It’s not lost on me that we are opening into new aspects of ourselves, dusting off old identities, trying out something new. More individuation for him. Less filling in the gaps for me. It’s not lost on me that this is disorienting.
It’s not lost on me that we had a particularly steep and jagged holiday season which had nothing to do with us as a couple and everything to do with our role, our heart, our ties, as parents.
The summer before last, when we still had a child at home, we encountered a familiarly patterned relationship crapstorm that left the household raw and ragged. Afterward, I checked in with our youngest and asked how we might better consider his feelings in the future. His request was tender, and directed toward me: “Check in with me sooner.”
But what of your father, I asked, don’t you have a request for him?
He shrugged, and offered in consolation, “Dad just needs to stay connected to himself.”
Was our offspring, practically grown at the time, parroting, or clearly reflecting the discrepancy in our relationship, the gendered discrepancy of all relationships?
I am so tired.
Women everywhere are so tired.
So much of women’s work–relationships, families, communities–takes place unseen, underappreciated, unpaid, and often in the shadows, frequently secretive and shamed.
It’s not lost on me that after each of my children left for college, I came down with acute infections.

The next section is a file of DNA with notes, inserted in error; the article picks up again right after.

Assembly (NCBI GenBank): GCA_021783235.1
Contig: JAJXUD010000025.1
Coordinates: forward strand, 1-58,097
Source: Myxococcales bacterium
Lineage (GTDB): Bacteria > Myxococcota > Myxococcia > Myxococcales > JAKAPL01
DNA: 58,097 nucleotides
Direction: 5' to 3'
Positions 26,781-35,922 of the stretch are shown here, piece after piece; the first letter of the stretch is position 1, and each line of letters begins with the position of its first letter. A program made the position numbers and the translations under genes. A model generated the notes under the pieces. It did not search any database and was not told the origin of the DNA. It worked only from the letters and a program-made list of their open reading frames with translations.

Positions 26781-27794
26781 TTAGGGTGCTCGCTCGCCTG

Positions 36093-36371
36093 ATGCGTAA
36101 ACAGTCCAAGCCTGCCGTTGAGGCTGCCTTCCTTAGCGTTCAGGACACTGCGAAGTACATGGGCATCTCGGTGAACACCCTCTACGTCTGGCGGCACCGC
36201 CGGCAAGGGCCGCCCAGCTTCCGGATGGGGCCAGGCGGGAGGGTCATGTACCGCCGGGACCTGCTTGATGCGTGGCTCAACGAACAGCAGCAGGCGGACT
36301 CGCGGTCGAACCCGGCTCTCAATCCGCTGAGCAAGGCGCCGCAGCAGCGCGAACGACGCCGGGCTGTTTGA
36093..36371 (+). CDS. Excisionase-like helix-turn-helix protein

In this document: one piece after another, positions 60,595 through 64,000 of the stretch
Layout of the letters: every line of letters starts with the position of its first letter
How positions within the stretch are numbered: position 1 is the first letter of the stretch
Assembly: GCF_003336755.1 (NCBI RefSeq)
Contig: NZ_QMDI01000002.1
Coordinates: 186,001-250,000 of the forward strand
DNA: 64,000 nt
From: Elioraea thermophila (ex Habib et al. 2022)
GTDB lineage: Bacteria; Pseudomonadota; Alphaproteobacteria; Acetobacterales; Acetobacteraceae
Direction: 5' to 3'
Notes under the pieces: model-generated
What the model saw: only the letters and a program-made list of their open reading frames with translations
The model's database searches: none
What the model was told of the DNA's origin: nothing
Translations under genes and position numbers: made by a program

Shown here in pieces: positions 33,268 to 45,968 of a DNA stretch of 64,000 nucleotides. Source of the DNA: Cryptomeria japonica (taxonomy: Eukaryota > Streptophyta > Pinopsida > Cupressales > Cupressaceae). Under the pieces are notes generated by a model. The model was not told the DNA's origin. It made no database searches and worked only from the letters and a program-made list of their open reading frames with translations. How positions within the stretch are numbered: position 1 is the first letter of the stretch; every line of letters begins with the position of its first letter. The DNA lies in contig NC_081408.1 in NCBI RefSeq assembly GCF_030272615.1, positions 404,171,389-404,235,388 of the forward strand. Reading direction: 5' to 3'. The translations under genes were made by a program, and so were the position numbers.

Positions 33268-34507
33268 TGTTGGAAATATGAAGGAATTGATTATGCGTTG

It’s not lost on me that since meeting me my husband’s professional life has increasingly thrived while mine began to contract, and especially since motherhood, is forever gasping for air.
It’s not lost on me that with this particularly toxic President, it is a difficult time to be a woman (and a difficult time to be in relationship with a woman) as this rotting, stench-filled Patriarchy uproots everything.
My husband is afraid of this darkness, of what lies ahead.
I am afraid too, but for me it is necessary. Life or death. Now.
It’s not lost on me that I am writing from the depth of winter, but I’m not ready for spring.
Even if we should end, as we heartbreakingly will some day no matter our trajectory, our love has been a fertile place for growth and for that I am forever gratified and humbled.
It’s not lost on me that this is what scares me most, the inevitable parting.
What buoys me is the fact that our names, both Casey and Kelly, are Celtic for Warrior, and that we are a Marian family–born as I was on the Immaculate Conception of Mary to a mother born on the Birth of Christ, and a husband born on Her Feast Day, and our firstborn on Her Assumption.
Darkness is holy. Presence to the darkness is feminine work. And like everything, it too shall pass. But first I want to claim it.
With thirty-three years between us, it would be easy to abandon the heroine’s journey out of fear or habit or lack of fortitude.
I am writing into the gift of this darkness tonight. To honor it. To allow it to be rich and fertile, not just for us, but for all those who courageously dwell in the unknown becoming.